I visited Bhuj-Kutch after almost four decades. Around 50kms from Bhuj are the busiest port cities, Gandhidham and Kandla. Kandla is the largest seaport in Kutch district of the State of Gujarat on the west coast of India.
My Childhood Days
The first 16 years of my life I had spent in these quiet cities. Life those days was peaceful, secure and free of any distractions. A lot of my childhood memories included my mother’s passion for maintaining well-manicured lawns and flowering garden. Her fabulous home cooked food, the aroma wafting through the entire house. My father is even to this day remembered for his devotion to his patients and to the medical profession.
A big playground in front of the house where I spent a considerable part of the evenings playing with friends. It was here, where I actually learned cycling. On the secure roads in the colony, my father gave me my driving lessons. Every corner of the house and its surroundings held countless memories.
Kutch -Art, Craft & Culture
Kutch is situated in the north of Gujarat state on the west coast of India. It is famous for its art and craft all over the world. People from diverse communities and castes live in Kutch
People in this part of Gujarat are humble, simple and affectionate. They are known for their simplicity, hard work, and their hospitality. There is a certain warmth in their communication and the way they would treat any visitor. Even after four decades, I saw no change in the culture and attitude of the people of this place. They would instantly connect with you and treat you as one of them.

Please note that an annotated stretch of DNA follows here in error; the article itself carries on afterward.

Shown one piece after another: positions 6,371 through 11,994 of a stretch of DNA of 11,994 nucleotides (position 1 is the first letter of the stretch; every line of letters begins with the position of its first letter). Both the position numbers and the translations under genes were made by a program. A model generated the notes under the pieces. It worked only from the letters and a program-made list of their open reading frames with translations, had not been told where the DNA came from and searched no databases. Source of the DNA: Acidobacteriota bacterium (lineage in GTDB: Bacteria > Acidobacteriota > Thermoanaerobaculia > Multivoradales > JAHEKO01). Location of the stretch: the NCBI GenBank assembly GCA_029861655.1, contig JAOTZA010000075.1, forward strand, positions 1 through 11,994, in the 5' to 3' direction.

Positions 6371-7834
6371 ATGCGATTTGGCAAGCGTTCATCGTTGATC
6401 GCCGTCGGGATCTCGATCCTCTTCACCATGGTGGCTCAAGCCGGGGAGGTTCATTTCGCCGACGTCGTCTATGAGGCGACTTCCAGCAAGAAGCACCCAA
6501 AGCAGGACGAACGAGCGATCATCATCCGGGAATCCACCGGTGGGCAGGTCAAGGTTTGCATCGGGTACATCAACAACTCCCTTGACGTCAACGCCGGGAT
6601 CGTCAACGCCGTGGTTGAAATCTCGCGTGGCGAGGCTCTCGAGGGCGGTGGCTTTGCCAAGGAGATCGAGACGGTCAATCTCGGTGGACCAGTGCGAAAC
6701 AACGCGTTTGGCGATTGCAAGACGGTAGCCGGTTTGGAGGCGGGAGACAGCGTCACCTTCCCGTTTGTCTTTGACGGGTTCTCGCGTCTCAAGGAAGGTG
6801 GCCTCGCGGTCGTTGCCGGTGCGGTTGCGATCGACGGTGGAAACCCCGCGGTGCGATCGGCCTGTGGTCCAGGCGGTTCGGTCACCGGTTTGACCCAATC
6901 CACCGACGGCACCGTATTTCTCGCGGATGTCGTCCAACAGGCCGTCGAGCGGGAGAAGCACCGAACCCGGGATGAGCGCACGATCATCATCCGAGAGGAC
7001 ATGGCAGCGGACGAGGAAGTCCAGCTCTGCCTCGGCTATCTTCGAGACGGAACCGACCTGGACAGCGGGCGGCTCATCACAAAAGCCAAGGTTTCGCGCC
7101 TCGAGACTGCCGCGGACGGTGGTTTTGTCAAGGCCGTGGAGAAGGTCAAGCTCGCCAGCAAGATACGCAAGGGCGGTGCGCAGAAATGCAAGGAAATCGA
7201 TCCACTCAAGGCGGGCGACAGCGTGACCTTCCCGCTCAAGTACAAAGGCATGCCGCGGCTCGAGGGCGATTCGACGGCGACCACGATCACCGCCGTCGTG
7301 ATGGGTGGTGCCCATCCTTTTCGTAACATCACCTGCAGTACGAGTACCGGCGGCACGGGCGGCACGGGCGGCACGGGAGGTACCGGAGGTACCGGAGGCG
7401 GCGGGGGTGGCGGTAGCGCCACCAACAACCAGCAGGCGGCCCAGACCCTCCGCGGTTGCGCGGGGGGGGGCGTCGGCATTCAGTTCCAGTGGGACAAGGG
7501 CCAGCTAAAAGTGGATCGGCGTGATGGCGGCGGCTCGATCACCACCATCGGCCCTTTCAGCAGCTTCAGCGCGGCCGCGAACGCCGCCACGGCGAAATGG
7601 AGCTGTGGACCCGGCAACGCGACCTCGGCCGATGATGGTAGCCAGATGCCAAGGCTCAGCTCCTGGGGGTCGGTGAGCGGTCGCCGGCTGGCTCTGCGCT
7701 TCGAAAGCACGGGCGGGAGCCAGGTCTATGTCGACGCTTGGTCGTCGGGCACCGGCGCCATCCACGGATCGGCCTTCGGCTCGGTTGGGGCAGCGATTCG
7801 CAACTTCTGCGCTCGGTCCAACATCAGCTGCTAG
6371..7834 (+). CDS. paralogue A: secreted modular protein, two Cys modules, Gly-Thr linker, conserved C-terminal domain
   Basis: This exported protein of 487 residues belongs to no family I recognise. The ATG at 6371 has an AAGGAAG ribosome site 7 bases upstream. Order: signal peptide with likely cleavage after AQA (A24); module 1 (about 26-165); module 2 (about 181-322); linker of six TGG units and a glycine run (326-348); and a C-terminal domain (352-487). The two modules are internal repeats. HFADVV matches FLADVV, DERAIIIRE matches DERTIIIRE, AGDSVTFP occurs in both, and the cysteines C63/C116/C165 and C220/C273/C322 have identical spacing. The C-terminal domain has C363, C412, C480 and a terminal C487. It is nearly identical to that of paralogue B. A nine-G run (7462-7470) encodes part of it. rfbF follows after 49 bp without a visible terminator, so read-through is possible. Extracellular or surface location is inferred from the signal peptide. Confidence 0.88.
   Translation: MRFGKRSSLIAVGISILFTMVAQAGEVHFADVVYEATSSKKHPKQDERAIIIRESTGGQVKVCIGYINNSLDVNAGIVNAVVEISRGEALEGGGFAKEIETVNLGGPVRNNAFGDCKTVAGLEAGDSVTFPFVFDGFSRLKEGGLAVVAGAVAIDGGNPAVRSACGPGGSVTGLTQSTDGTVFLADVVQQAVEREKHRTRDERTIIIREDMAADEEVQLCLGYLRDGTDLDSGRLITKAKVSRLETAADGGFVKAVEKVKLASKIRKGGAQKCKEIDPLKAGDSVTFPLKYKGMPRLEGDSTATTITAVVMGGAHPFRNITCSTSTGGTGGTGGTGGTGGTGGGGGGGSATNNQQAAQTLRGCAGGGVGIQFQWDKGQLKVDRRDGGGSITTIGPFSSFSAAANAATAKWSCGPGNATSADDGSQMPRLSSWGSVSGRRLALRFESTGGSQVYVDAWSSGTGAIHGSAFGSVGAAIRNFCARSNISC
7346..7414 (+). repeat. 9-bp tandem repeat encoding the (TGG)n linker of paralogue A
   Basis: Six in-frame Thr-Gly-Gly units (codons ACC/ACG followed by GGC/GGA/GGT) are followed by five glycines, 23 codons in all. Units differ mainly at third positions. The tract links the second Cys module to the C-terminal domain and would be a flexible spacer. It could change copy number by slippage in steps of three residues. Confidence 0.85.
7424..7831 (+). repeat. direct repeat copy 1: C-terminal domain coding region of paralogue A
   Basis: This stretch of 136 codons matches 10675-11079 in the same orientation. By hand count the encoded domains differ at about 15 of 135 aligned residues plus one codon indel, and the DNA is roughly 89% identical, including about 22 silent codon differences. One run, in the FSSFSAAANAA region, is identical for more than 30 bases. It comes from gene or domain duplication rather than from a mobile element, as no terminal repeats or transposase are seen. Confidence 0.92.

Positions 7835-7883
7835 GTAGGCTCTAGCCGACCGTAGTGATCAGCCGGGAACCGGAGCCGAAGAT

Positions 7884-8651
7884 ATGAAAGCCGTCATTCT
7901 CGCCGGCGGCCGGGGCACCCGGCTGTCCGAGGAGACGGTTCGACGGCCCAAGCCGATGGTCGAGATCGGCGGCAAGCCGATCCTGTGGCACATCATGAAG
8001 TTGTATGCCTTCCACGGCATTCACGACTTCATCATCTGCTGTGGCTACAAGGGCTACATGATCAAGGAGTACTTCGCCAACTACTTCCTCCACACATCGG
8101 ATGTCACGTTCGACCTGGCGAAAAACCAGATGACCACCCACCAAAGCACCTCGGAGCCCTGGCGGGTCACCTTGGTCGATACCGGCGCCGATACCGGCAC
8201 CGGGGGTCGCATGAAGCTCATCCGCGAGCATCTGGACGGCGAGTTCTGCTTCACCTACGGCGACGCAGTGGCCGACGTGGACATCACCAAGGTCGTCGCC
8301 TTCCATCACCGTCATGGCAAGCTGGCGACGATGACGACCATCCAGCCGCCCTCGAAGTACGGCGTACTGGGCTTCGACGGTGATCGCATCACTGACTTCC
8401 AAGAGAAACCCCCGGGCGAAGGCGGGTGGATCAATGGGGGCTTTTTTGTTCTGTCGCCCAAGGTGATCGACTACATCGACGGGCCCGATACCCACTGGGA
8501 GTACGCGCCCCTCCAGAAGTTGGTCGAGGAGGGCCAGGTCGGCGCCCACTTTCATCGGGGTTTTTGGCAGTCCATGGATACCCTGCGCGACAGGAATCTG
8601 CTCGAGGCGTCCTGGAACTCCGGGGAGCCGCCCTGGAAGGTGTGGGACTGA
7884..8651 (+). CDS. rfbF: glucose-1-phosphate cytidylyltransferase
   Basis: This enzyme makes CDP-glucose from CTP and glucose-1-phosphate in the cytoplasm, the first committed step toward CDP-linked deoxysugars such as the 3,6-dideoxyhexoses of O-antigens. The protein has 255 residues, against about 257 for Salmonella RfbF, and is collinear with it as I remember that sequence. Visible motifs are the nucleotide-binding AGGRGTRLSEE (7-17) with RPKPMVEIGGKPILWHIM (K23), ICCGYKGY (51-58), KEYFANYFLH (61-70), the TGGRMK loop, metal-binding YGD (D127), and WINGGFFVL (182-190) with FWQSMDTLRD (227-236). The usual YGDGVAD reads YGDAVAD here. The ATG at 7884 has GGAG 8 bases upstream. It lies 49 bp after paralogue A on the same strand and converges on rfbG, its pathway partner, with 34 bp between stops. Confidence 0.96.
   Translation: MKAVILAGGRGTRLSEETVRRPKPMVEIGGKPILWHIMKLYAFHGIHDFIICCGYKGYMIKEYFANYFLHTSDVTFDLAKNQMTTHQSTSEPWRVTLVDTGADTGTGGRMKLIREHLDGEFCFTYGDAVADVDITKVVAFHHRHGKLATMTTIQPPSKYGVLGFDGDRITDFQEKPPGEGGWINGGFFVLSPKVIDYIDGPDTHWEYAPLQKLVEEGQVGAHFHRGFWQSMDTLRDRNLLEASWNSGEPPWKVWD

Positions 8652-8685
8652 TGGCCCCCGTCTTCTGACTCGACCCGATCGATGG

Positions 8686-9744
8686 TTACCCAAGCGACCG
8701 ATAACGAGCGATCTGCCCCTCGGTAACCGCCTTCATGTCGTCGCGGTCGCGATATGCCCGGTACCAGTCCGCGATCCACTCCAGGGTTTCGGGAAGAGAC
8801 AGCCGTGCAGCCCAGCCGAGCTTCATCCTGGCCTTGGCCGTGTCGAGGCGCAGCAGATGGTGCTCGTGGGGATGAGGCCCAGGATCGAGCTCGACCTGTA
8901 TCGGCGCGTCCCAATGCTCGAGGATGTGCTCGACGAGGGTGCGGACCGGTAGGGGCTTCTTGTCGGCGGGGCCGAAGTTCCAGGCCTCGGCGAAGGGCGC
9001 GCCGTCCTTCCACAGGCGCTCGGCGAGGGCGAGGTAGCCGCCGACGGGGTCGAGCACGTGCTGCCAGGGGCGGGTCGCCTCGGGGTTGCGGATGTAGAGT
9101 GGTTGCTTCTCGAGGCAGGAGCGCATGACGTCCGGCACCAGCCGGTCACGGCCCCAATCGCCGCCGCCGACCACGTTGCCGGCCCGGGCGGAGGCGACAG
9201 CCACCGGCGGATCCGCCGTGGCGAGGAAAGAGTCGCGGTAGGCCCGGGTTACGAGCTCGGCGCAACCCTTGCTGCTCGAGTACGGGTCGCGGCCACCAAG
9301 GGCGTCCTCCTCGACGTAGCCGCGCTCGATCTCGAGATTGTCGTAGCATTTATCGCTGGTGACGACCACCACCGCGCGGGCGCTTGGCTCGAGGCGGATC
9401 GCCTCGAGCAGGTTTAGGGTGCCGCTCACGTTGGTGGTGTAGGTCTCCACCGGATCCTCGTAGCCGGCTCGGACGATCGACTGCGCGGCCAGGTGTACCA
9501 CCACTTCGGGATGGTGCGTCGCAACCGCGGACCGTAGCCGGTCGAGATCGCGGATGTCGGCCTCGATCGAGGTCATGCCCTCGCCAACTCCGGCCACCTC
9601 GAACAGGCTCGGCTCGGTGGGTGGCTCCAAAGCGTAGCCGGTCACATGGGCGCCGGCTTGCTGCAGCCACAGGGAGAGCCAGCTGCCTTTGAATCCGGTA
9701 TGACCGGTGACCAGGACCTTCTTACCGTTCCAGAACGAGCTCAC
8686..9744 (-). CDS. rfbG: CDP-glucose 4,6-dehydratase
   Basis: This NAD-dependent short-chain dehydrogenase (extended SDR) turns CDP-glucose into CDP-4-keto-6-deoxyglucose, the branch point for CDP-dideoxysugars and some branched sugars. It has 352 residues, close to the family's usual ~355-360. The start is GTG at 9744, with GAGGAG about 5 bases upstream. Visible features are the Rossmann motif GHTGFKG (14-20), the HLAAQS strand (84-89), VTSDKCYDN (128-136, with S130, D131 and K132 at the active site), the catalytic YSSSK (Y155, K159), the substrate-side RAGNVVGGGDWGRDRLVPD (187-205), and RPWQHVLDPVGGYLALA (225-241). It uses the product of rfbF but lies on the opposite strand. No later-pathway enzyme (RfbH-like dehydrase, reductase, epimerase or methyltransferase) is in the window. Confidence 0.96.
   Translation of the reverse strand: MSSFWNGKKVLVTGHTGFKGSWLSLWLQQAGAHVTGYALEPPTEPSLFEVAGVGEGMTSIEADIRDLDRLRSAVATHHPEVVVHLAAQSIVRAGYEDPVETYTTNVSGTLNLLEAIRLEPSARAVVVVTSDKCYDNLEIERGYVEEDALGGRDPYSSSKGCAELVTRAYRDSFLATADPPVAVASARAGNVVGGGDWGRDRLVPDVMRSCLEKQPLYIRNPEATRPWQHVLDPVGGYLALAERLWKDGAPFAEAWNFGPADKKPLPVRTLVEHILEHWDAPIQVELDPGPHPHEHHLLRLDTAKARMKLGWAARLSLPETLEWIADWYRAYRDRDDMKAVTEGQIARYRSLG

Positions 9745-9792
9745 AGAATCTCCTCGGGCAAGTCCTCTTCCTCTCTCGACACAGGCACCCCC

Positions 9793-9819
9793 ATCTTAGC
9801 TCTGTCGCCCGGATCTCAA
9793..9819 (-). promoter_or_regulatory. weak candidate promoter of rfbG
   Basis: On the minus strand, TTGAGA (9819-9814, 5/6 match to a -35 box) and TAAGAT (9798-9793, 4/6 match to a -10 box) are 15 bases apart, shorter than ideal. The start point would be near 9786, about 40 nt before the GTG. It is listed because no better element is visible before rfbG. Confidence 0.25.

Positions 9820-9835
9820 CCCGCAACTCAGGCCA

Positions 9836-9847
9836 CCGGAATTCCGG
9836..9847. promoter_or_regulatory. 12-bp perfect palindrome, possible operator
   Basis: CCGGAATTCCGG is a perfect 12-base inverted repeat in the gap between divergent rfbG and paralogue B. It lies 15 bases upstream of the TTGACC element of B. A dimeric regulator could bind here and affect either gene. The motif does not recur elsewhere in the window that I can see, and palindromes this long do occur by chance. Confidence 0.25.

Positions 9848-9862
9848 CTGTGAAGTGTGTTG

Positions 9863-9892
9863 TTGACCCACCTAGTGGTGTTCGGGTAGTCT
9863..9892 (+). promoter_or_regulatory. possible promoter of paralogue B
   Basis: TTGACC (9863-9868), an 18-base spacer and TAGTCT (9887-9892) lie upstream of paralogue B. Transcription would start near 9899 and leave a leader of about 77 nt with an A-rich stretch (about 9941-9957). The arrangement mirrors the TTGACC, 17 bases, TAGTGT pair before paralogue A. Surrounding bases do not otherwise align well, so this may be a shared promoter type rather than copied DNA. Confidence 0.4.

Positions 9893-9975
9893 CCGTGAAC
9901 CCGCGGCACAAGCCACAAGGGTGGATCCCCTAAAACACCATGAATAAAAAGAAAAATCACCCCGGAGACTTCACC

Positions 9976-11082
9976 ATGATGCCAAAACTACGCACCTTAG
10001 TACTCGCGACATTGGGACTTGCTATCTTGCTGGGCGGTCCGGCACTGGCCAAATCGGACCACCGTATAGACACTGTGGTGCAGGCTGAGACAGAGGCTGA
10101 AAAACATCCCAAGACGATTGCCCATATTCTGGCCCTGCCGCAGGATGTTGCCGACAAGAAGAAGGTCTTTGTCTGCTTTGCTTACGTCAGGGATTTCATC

Dust storms and the earthquake tremors is a normal way of life in this part of the country. But the most tragic earthquake which razed Bhuj and surrounding places and caused havoc was on the 26th January 2001. I had lost a few friends and acquaintances on that fateful day.
What I was seeing now was a rebuild Bhuj. Good accessible roads, clean villages, a model city with new buildings.
The Rann festival has put Kutch on the global map today. And you can see signs of that as you board the flight from Mumbai to Bhuj and most of your fellow travelers are the tourist from other countries.
While I was traveling to Gandhidham with the intention of attending the Golden Jubilee celebration of my school, I had planned to spend time with friends and visit the craft villages in & around Bhuj.
Unfortunately, I could spend only a day in Bhuj, but what I saw & experienced was amazing. My personal passion for art & craft overshadowed the fatigue that I felt having spent a large part of my three-day trip in traveling and visiting school friends during the School celebration.
Trip to the craft village of Kutch
Within the short time that I had at my disposal, I interacted with locals, craftsmen & weavers, founders of NGO. The NGO’s work towards upliftment of the craftswomen in these villages. They help in training them and supporting them to channelize their traditional skills for sustaining their craft & culture.
I was able to visit Bhujodi craft village, Hiralakshmi Memorial Crafts park, the Swaminarayan Temple and Madhapur Village. Madhapur Village is about 6kms from Bhuj. It is Asia’s richest village according to a survey and an article published in Time of India.
About 65% people of this village, mainly Patel’s, are NRI’s settled in Gulf, USA, UK & Africa.Despite their riches, the people of Madhapura are unassuming and lead a simple lifestyle
One striking thing is the humble and simple attitude of the village craftsman. They are good marketers and craftsmen, several of them honored by the President’s award. Many of them have extensively traveled all over the world, but at heart, they are simple folks.
I did shop for some of the exclusive products created by these craftsmen. Showcasing a few below. If you are interested in any of these products and need help, leave a comment below and I will be happy to help.
Frankly, you only need to visit these places, to experience it.
As aptly summed up by Sam Ewing-
“When you finally go back to your old hometown, you find it wasn’t the old home you missed but your childhood.” ~Sam Ewing